“If your conscience stops at the border of Maine then you are less than who you should be,” Dr. Martin Luther King Jr. explained while at Bowdoin on May 6, 1964. King’s words should resonate for the many students who find that Bowdoin’s New England location isolates them from recent national racial issues. As these issues make headlines both nationally and at Bowdoin, the College is primed for dialogue about race relations; however, that conversation will not be productive without participation from students of all races. While many students of color have mobilized in response to recent events, there has been a lack of engagement from the majority of Bowdoin’s largely-white student body.

There is no excuse for such apathy at Bowdoin. Recent events have demonstrated that Bowdoin is neither immune to insensitivity regarding race and culture, nor isolated from national events. In November, members of the men’s lacrosse team hosted an annual party where some guests wore Native American costumes, despite warnings from other students and the administration that doing so would be offensive. The administration rightfully chose to punish the guests involved. Then, in December, a man reacted to the non-indictments in the Michael Brown and Eric Garner cases by murdering two New York City policemen, an event that directly impacted the Bowdoin community.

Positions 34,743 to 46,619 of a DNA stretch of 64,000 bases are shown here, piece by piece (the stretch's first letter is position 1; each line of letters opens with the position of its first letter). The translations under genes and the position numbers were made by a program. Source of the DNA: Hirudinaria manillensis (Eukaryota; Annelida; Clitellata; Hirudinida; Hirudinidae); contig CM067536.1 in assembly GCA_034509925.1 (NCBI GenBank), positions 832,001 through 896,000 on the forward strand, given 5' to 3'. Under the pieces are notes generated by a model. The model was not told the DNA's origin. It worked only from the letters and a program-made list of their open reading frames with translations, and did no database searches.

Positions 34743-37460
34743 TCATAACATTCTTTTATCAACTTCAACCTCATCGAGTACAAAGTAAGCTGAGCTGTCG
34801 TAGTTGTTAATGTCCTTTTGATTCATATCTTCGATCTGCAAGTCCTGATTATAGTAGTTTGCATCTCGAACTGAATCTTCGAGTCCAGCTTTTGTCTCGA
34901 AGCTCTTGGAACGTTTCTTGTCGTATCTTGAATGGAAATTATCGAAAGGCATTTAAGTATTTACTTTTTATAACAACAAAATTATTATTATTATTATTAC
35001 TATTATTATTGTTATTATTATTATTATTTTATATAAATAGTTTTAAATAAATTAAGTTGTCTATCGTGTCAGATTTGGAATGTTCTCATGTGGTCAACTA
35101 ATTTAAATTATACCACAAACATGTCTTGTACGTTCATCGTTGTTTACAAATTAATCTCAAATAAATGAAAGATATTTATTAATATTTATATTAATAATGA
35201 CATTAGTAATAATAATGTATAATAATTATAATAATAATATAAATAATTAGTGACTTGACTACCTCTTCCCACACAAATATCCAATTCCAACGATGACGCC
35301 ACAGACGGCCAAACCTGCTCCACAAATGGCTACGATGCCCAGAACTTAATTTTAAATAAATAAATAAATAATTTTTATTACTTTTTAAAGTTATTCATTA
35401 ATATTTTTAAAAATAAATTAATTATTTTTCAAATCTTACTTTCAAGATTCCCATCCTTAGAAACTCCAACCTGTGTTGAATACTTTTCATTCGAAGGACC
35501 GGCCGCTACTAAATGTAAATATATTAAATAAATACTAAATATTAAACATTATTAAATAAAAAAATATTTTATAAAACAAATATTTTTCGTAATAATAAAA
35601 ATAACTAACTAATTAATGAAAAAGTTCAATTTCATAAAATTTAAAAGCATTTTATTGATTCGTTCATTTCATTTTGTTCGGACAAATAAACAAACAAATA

Bowdoin has begun to facilitate conversations about race. The new Student Center for Multicultural Life will serve as a hub for programming on campus. President Mills indicated that classes will likely no longer be held on Martin Luther King Jr. Day beginning in 2020, the next time the start of the semester coincides with the holiday. Furthermore, College policies regarding bias incidents and the College’s responses to national race-based events show a willingness to confront those who are racially insensitive.

Nevertheless, it is the responsibility of the student body to take advantage of the resources provided by the administration, and not leave them just for the minority members on campus. At a panel held as part of the Martin Luther King Jr. Day celebrations this Monday, a number of minority students expressed frustrations at the microaggressions they still face regularly on campus. However, as the panel was mostly attended by students of color, those comments were not able to reach those who would most benefit from hearing them.

While Bowdoin can provide the spaces for discussion, they cannot force students to participate in them. Students must choose to do so on their own, whether by attending organized forums or by having casual discussions with their peers. We understand that this kind of engagement can be uncomfortable—that is part of what makes it so important.

As Elina Zhang ’16 wrote in her December 5 op-ed, “Always assume you have the legitimacy to be concerned about other peoples’ struggles.” For any substantial conversation to occur on campus, students of all colors must participate.

This editorial represents the majority view of the Bowdoin Orient’s editorial board, which is comprised of Garrett Casey, Ron Cervantes, Sam Chase, Matthew Gutschenritter, Nicole Wetsman and Kate Witteman.